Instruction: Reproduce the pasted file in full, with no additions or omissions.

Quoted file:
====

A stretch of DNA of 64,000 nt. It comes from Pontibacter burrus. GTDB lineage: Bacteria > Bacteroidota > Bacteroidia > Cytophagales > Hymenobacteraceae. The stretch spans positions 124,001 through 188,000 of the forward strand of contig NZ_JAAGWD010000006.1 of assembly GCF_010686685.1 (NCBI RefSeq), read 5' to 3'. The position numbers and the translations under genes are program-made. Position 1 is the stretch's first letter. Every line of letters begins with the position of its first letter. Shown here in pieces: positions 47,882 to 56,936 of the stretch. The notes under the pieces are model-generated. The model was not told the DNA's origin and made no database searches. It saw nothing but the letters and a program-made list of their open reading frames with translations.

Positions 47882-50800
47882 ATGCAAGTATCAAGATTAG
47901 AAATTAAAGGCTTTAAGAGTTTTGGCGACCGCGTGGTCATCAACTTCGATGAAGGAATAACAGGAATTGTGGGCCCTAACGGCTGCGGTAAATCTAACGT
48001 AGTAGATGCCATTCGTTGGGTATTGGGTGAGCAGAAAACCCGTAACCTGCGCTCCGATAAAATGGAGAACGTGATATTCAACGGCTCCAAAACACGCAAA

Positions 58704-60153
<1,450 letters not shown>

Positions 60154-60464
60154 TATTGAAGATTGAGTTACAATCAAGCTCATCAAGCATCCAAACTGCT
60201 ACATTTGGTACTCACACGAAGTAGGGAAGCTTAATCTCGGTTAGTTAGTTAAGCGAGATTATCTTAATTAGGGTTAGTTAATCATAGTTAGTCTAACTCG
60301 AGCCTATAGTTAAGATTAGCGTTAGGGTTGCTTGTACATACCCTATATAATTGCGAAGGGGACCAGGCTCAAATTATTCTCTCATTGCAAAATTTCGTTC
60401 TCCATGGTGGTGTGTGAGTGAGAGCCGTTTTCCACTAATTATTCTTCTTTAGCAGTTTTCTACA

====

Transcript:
A stretch of DNA of 64,000 nt. It comes from Pontibacter burrus. GTDB lineage: Bacteria > Bacteroidota > Bacteroidia > Cytophagales > Hymenobacteraceae. The stretch spans positions 124,001 through 188,000 of the forward strand of contig NZ_JAAGWD010000006.1 of assembly GCF_010686685.1 (NCBI RefSeq), read 5' to 3'. The position numbers and the translations under genes are program-made. Position 1 is the stretch's first letter. Every line of letters begins with the position of its first letter. Shown here in pieces: positions 47,882 to 56,936 of the stretch. The notes under the pieces are model-generated. The model was not told the DNA's origin and made no database searches. It saw nothing but the letters and a program-made list of their open reading frames with translations.

Positions 47882-50800
47882 ATGCAAGTATCAAGATTAG
47901 AAATTAAAGGCTTTAAGAGTTTTGGCGACCGCGTGGTCATCAACTTCGATGAAGGAATAACAGGAATTGTGGGCCCTAACGGCTGCGGTAAATCTAACGT
48001 AGTAGATGCCATTCGTTGGGTATTGGGTGAGCAGAAAACCCGTAACCTGCGCTCCGATAAAATGGAGAACGTGATATTCAACGGCTCCAAAACACGCAAA

Positions 58704-60153
<1,450 letters not shown>

Positions 60154-60464
60154 TATTGAAGATTGAGTTACAATCAAGCTCATCAAGCATCCAAACTGCT
60201 ACATTTGGTACTCACACGAAGTAGGGAAGCTTAATCTCGGTTAGTTAGTTAAGCGAGATTATCTTAATTAGGGTTAGTTAATCATAGTTAGTCTAACTCG
60301 AGCCTATAGTTAAGATTAGCGTTAGGGTTGCTTGTACATACCCTATATAATTGCGAAGGGGACCAGGCTCAAATTATTCTCTCATTGCAAAATTTCGTTC
60401 TCCATGGTGGTGTGTGAGTGAGAGCCGTTTTCCACTAATTATTCTTCTTTAGCAGTTTTCTACA